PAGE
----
Birds made the headlines around the world last year with some important stories

Our Fine Feathered Friends

wisdom Photo by Bob Peyton/USFWS • At 67, Wisdom, a female Laysan albatross and the world’s oldest known breeding bird in the wild, is a mother once more! On Feb. 6, 2018, approximately two months after Wisdom began incubating her egg, Wisdom and her mate, Akeakamai, welcomed their newest chick to the nesting colony at Midway Atoll. In this photo, Wisdom is pictured with her most her recent chick.

In these early days of 2019, I thought it might be a good time to look back at some of the top bird-related stories of 2018. Here are my Top Five picks:

Mother of Mothers
Wisdom the albatross nested again at age 67. Wisdom, according to the Fish and Wildlife Service website, is the oldest known banded bird in the wild. She is a female Laysan albatross that nests within the world’s largest albatross colony on Midway Atoll National Wildlife Refuge. She…

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Bristol’s CBC records low total of species, but still makes some interesting finds

Our Fine Feathered Friends

brown-headnuthatch Photo by SOARnet/ • The brown-headed nuthatch favors stands of loblolly pine, which are not common in the region. A record number of these small nuthatches were found on the recent Bristol TN-VA Christmas Bird Count.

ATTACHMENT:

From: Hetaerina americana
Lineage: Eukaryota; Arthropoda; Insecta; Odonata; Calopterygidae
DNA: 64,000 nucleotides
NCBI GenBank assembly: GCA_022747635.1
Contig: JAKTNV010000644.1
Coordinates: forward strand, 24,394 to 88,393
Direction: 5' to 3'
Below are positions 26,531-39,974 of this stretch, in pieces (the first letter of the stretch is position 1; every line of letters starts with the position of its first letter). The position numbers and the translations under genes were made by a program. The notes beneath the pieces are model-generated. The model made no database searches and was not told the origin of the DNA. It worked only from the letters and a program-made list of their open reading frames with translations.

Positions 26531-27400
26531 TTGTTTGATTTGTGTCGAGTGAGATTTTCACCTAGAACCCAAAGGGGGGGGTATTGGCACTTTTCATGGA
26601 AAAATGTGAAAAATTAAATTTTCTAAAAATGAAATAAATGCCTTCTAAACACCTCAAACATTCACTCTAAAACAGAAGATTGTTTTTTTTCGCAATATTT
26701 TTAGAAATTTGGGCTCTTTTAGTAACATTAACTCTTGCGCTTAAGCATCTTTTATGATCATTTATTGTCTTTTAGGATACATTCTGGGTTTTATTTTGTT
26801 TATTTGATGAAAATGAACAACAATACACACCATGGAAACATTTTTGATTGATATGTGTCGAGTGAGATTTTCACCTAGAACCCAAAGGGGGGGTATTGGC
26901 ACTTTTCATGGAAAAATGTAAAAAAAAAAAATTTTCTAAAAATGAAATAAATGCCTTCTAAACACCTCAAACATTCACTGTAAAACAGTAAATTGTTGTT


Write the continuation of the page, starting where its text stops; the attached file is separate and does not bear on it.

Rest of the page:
Just before the end of last year, 21 participants gathered to conduct the Bristol TN-VA Christmas Bird Count. Count compiler Richard Lewis noted that the CBC found 71 species and a total of 5,700 individual birds.

“This was the 63rd year the count has been run since 1956,” Lewis posted on Bristol-Birds. “It was the lowest total number of species recorded in 27 years.”

Lewis could not explain the low total of species other than to note that the area doesn’t seem to have the usual influx of wintering birds from up north. In addition, waterfowl numbers were low. “Some species are not coming as far south this year,” he added.

The best find…

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Ugly vs. Pretty Styling

michael hagedorn

For any styling it’s good to ask: Do we leave it rough, or do we polish it off to as crystalized an image as we can? And the answer usually is, as with many things in bonsai, it depends.

When is leaving a mess appropriate?

  • With very aggressive work, with large branches and even trunks moved and a lot of tissue damage, there are benefits to just doing the big bends or cuts the first day and leaving it for a season, for vascular damage to mend or be rerouted and for forward momentum to be seen once more. When in doubt there is nothing wrong with this slower method.

When is primping indicated?

  • Often, particularly with optimum aftercare in a humid greenhouse, a full on initial styling is easily possible down to the shoot tips. The majority of raw conifer styling work shown on my Portfolio page was done in one…

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